Updated August 21, 2018
The Blue Danube is well known for its lovely landscapes and ancient cities. A typical cruise on the Danube River includes marquee locations like Vienna, Salzburg and Budapest, but is there more to see when you're between big-name sights?
Take a tour through some of the Danube's lesser-known but no less captivating ports, and learn a bit about what to expect when you visit. From Durnstein's clifftop castle to Kalocsa's paprika and local crafts, you'll agree that the quieter spots along the famous river are just as enticing as the cities.
1. Durnstein, Austria
Why It's Cool: Overlooking Durnstein is a ruined castle in which Leopold V, duke of Austria, kept King Richard the Lionheart of England captive following a dispute during the Third Crusade. Some river cruises that stop in Durnstein offer a guided hike up the hill to the high, rocky ridge where the castle ruins offer a commanding view of the surrounding, heavily-vineyarded countryside. The hike is relatively strenuous.
The port itself, situated along the banks of the Danube, is picturesque, fairly flat and has plenty of tourist offerings tucked away along its handful of quaint, cobbled streets. Common excursions include tours of the town combined with tastings of regional wines. There are also plenty of cute shops selling souvenirs and local foods.
Who Goes There: AmaWaterways, Avalon Waterways, Scenic, Tauck, Uniworld Boutique River Cruise Collection, Viking River Cruises and other lines call at Durnstein.
2. Weissenkirchen, Austria
Why It's Cool: Meaning simply "white church" in German, the tiny Austrian village of Weissenkirchen is named after its fortified 14th-century Gothic-style church. The church did double duty as both the town's place of worship and as a stronghold to protect villagers from incursions by the Ottoman Empire's Turkish armies. The church's imposing defensive tower was added in 1531.
Like Durnstein and other small villages in Austria's Wachau Valley, the port of Weissenkirchen is protected as a UNESCO World Heritage Site. While Weissenkirchen might, at first glance, appear to be just another quaint little European town, in the UN's words, its architecture and the cultural landscape in which it sits "showcase many intact and visible traces of its continuous, organic evolution since prehistoric times." In short, it's a beautiful little town surrounded by ancient vineyards. And, if that weren't enough, there's a super-cool motorless ferry between Weissenkirchen and St. Lorenz that utilizes the Danube River's current to make its way across.
Who Goes There: AmaWaterways, Avalon Waterways and Uniworld Boutique River Cruise Collection all make stops in Weissenkirchen.
3. Krems an der Donau, Austria
Why It's Cool: At the western end of the Wachau Valley is Krems, the prettiest of the large towns in the region. Like the smaller Danube river ports of Durnstein and Weissenkirchen, Krems boasts plenty of medieval architecture, including Steiner Tor, a 15th-century city gate that's the symbol of Krems.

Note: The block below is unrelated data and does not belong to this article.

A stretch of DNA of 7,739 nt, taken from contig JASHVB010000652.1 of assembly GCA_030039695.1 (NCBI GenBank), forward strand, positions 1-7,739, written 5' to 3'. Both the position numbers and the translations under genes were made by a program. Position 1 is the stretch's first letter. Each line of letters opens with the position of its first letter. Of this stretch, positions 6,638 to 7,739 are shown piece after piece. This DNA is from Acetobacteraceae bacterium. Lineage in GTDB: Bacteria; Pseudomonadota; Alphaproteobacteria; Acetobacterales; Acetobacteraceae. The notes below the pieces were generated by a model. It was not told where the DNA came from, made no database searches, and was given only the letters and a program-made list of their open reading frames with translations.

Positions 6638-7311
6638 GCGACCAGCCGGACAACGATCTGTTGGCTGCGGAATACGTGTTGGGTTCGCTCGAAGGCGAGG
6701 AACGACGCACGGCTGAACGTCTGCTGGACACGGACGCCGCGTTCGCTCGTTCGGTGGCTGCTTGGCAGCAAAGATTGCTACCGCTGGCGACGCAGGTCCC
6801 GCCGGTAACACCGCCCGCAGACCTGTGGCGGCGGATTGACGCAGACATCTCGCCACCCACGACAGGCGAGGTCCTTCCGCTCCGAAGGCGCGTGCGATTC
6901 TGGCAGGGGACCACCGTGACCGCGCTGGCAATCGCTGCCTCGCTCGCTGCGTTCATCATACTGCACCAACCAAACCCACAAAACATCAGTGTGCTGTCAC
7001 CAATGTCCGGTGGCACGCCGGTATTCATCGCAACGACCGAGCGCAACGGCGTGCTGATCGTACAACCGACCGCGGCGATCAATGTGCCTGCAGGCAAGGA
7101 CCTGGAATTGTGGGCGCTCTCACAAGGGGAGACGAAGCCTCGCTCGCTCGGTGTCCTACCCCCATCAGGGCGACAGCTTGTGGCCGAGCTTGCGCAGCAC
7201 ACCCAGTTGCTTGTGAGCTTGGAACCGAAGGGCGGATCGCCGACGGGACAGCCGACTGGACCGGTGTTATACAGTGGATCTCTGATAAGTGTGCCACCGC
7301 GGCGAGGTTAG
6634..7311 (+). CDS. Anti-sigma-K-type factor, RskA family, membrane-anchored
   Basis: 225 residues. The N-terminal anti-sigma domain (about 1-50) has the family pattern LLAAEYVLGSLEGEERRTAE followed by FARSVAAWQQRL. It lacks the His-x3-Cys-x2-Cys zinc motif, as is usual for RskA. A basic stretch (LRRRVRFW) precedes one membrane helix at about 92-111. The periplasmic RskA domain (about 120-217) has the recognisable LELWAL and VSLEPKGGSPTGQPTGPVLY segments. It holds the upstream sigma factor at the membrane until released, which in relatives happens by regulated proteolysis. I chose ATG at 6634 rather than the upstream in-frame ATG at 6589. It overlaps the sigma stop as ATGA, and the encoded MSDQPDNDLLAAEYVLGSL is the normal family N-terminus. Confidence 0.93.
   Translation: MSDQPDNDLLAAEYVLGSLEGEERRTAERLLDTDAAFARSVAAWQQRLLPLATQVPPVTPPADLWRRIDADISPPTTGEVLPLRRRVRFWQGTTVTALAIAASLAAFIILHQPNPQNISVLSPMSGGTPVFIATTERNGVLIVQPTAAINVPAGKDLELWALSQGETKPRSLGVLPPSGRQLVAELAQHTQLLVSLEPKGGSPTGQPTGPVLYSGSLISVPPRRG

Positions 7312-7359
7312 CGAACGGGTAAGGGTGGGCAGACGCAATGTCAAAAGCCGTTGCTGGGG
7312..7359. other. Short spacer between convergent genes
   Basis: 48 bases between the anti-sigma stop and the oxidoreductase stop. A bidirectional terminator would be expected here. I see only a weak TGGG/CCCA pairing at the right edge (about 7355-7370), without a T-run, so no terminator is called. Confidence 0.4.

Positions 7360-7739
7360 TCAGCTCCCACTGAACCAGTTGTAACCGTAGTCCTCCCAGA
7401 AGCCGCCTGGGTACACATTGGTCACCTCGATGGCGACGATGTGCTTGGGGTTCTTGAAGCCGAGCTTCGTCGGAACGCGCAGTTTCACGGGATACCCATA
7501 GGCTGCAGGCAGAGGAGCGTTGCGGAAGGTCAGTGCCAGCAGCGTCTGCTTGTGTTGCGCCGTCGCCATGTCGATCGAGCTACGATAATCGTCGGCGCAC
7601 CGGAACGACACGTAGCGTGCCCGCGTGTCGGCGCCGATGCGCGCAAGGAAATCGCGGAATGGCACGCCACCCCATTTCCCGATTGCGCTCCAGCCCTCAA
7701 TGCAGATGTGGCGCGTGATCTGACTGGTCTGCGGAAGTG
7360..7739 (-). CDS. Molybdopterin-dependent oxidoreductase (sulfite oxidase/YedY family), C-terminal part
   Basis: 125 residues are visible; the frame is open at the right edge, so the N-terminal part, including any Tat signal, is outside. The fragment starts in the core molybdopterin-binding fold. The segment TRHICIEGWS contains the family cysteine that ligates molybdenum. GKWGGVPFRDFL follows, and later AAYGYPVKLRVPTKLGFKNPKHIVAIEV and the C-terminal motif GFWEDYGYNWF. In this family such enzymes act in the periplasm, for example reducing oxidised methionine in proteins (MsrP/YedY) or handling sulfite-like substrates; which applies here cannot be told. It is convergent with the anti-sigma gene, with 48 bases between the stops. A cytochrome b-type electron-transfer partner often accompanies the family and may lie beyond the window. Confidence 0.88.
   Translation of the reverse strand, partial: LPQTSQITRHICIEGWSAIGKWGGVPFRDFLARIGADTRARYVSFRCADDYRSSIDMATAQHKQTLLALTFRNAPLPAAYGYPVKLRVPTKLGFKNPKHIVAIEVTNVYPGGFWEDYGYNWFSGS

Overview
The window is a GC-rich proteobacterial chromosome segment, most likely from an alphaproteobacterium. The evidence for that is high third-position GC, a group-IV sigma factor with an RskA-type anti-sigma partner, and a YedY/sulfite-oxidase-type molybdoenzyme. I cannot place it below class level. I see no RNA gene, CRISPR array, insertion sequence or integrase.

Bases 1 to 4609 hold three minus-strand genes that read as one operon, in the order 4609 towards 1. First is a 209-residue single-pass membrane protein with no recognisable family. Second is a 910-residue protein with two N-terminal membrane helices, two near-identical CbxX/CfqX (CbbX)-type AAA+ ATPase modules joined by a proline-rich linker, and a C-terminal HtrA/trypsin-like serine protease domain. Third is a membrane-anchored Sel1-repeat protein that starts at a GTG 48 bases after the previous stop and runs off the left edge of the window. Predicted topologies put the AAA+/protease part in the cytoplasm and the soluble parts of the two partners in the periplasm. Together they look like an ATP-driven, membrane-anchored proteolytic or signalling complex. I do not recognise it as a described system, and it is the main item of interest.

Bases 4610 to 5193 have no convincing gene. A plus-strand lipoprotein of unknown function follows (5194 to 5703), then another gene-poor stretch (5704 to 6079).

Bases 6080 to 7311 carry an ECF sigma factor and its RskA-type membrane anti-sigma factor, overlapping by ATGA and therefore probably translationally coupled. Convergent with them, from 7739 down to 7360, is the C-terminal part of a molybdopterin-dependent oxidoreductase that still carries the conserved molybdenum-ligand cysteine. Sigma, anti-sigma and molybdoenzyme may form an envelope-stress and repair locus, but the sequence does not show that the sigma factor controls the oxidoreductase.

But what Krems is best known for in the world of river cruise excursions is its wine tours. If your cruise line offers an optional excursion to a vineyard in Krems, be prepared to sample some lovely white wines. Austria is known for its award-winning Riesling and Gruener Veltliner varietals, in particular, and Krems is also known for being the primary producer of Marillenschnaps, an apricot brandy
Who Goes There: Avalon Waterways, Viking River Cruises and Uniworld Boutique River Cruise Collection all offer excursions to Krems an der Donau.
4. Grein, Austria
Why It's Cool: Upriver from the lovely sights and sips on offer in the Wachau Valley lies Grein, a charming little resort town nestled snugly on a bend in the Danube River. Grein is yet another picture postcard of an Austrian town with the requisite castle on a hill where you're best off taking a wander, doing some shopping and admiring the views.
As you walk through town, a couple of architectural landmarks stand out. The first is Greinburg Castle, dating from the late 15th century. It's a living landmark, as the family who owns it -- currently headed up by Andreas, Prince of Saxe-Coburg and Gotha -- still use it as a residence. They do allow visitors in to see the place, however, for a fee. Other architectural landmarks worth noting include the Rathaus (Town Hall) and its Stadttheater (City Theater), which was built into the former granary of the town hall in 1791. It's the oldest town theater in Austria still in its original condition. The theater holds regular performances and is open every day between May and the end of October.
Who Goes There: Avalon Waterways and Uniworld Boutique River Cruise Collection both stop in Grein.
5. Kalocsa, Hungary
Why It's Cool: South along the Danube in Hungary, before the great blue river passes into the Balkan Peninsula, there's a colorful town called Kalocsa. The town is known primarily for its production of Hungarian paprika, the bright red spice made from dried chili peppers; the region in which it lies is agrarian.
Kalocsa has a rich history as one of the oldest towns in Hungary, dating back about 1,000 years. Unfortunately, much of the town was destroyed by a fire in 1875, but there's still a number of sights to see. As Episcopal see of one of Hungary's Catholic archbishops, the town boasts an 18th-century Archbishop's Palace containing frescoes and -- among 100,000 books -- a bible annotated by the protestant reformer Martin Luther. There's also an 18th-century Cathedral and a couple of museums devoted to the region's folk arts, such as Kalocsa embroidery. There's even a museum dedicated to paprika.
Who Goes There: Emerald Waterways, Scenic, Viking River Cruises, Tauck, Vantage and The River Cruise Line all make calls in Kalocsa, Hungary.